The Balance protocol: a pragmatic weight gain prevention randomized controlled trial for medically vulnerable patients within primary care.

Published online

Journal Article

BACKGROUND: For patients with obesity who are not ready for or experience barriers to weight loss, clinical practice guidelines recommend provider counseling on preventing further weight gain as a first-line treatment approach. Unfortunately, evidence-based weight gain prevention interventions are not routinely available within primary care. To address this gap, we will implement a pragmatic 12-month randomized controlled trial of a digital weight gain prevention intervention delivered to patients receiving primary care within a network of Federally Qualified Community Health Centers in central North Carolina. METHODS: Balance (Equilibrio in Spanish) is a pragmatic effectiveness trial that will randomize adult patients who have overweight or obesity (BMI of 25-40 kg/m2) to either: 1) a weight gain prevention intervention with tailored behavior change goals and tracking, daily weighing on a network-connected electronic scale, and responsive weight and goal coaching delivered remotely by health center registered dietitians; or 2) a usual care program with automated healthy living text messages and print materials and routine primary care. The primary outcome will be weight gain prevention at 24-months, defined as ≤3% change in baseline weight. To align with its pragmatic design, trial outcome data will be pulled from the electronic health record of the community health center network. DISCUSSION: For underserved, often rurally-located patients with obesity, digital approaches to promote a healthy lifestyle can curb further weight gain. Yet enrolling medically vulnerable patients into a weight gain prevention trial, many of whom are from racial/ethnic minorities, can be difficult. Despite these potential challenges, we plan to recruit a large, diverse sample from rural areas, and will implement a remotely-delivered weight gain prevention intervention to medically vulnerable patients. Upcoming trial results will demonstrate the effectiveness of this pragmatic approach to implement and evaluate a digital weight gain prevention intervention within primary care. TRIALS REGISTRATION: NCT03003403 . Registered December 28, 2016.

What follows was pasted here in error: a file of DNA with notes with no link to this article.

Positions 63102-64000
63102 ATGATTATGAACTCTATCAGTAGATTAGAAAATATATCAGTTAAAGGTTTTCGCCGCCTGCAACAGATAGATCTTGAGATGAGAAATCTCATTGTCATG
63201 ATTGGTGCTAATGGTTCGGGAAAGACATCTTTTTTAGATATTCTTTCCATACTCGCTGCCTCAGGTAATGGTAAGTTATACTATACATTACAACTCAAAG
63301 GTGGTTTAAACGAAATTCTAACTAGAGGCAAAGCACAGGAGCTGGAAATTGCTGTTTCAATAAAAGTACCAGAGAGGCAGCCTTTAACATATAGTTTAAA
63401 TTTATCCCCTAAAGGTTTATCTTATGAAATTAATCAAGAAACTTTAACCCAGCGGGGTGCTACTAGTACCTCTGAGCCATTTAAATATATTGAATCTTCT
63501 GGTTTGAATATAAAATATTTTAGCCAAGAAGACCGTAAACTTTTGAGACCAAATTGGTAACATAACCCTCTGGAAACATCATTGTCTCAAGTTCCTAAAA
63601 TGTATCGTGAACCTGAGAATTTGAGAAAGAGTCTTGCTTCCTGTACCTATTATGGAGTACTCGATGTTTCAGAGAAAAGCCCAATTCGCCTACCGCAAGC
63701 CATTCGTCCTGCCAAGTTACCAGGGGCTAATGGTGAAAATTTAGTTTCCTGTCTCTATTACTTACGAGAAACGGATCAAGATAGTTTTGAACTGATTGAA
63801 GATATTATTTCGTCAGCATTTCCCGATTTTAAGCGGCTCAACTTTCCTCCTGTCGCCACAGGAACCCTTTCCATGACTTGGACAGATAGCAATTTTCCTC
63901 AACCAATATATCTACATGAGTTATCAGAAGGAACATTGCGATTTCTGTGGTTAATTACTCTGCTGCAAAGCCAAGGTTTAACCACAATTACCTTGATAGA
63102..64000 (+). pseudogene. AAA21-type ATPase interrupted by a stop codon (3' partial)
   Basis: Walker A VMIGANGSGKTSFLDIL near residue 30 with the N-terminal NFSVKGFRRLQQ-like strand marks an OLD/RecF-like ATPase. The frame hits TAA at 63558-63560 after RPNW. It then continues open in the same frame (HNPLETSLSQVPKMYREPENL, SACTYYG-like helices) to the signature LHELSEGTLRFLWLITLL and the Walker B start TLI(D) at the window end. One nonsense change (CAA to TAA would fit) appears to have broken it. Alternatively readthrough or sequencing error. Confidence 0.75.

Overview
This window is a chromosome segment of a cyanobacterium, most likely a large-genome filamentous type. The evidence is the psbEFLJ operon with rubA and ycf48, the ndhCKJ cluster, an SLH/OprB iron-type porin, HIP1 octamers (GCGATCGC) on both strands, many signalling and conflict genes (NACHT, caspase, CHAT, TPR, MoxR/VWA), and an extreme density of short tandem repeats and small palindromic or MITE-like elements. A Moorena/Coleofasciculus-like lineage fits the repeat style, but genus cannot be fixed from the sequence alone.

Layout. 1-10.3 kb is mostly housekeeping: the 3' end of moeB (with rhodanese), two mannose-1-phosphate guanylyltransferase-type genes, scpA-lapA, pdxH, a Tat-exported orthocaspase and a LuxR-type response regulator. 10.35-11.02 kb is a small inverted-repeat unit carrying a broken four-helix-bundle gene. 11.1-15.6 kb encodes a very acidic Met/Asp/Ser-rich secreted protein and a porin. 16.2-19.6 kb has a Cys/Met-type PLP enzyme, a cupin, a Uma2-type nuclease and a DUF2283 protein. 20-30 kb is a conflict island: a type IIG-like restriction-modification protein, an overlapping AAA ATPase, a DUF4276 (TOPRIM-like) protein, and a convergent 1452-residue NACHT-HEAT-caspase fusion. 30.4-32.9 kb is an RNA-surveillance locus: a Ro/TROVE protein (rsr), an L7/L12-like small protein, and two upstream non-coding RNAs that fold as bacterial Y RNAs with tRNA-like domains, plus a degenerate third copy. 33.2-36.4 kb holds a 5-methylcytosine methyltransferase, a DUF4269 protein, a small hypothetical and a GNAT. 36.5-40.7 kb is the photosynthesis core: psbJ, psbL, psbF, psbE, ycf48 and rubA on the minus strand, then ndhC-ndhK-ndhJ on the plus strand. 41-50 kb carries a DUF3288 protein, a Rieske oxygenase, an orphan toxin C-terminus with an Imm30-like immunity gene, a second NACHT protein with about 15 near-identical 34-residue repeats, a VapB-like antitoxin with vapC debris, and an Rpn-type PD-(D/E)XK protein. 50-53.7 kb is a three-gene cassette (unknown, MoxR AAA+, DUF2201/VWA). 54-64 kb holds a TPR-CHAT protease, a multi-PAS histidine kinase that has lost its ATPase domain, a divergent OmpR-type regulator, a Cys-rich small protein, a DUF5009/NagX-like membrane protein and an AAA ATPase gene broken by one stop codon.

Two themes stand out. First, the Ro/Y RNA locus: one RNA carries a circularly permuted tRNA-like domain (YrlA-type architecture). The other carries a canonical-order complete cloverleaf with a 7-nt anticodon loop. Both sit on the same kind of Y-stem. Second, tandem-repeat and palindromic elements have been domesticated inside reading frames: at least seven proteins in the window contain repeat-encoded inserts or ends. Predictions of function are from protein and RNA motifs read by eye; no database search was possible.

Full Text

Duke Authors

Cited Authors

  • Berger, MB; Steinberg, DM; Askew, S; Gallis, JA; Treadway, CC; Egger, JR; Kay, MC; Batch, BC; Finkelstein, EA; DeVries, A; Brewer, A; Bennett, GG

Published Date

  • May 17, 2019

Published In

Volume / Issue

  • 19 / 1

Start / End Page

  • 596 -

PubMed ID

  • 31101037

Pubmed Central ID

  • 31101037

Electronic International Standard Serial Number (EISSN)

  • 1471-2458

Digital Object Identifier (DOI)

  • 10.1186/s12889-019-6926-7

Language

  • eng

Conference Location

  • England